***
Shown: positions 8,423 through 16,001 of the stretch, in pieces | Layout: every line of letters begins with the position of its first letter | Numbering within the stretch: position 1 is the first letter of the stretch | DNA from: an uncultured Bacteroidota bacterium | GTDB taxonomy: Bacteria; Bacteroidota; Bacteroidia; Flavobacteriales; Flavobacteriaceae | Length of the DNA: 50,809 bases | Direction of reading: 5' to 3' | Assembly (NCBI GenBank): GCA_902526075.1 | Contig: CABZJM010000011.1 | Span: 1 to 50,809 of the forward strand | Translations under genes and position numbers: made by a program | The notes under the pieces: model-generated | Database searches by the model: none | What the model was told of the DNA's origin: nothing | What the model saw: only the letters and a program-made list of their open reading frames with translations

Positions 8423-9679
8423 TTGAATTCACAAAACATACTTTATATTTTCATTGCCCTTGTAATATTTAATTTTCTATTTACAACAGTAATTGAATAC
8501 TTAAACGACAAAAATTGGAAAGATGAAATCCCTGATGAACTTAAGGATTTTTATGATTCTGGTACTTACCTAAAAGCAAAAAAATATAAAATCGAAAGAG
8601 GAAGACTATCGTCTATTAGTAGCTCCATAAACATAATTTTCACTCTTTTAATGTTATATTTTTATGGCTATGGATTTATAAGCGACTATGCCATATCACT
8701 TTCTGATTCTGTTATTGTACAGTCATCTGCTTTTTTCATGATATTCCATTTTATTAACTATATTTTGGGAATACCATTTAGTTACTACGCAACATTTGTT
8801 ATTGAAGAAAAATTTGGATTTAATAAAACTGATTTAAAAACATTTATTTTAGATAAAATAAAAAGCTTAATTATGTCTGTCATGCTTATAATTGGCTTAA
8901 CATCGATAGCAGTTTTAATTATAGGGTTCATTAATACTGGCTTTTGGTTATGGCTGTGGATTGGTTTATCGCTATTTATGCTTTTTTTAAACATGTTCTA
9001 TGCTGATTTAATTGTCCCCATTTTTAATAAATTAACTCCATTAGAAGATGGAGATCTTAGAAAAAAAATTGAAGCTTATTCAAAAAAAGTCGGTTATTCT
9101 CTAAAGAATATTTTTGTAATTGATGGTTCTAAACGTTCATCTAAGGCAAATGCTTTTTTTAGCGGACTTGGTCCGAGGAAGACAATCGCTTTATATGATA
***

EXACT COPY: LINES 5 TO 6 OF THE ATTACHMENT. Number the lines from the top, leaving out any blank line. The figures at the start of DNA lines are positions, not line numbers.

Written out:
8601 GAAGACTATCGTCTATTAGTAGCTCCATAAACATAATTTTCACTCTTTTAATGTTATATTTTTATGGCTATGGATTTATAAGCGACTATGCCATATCACT
8701 TTCTGATTCTGTTATTGTACAGTCATCTGCTTTTTTCATGATATTCCATTTTATTAACTATATTTTGGGAATACCATTTAGTTACTACGCAACATTTGTT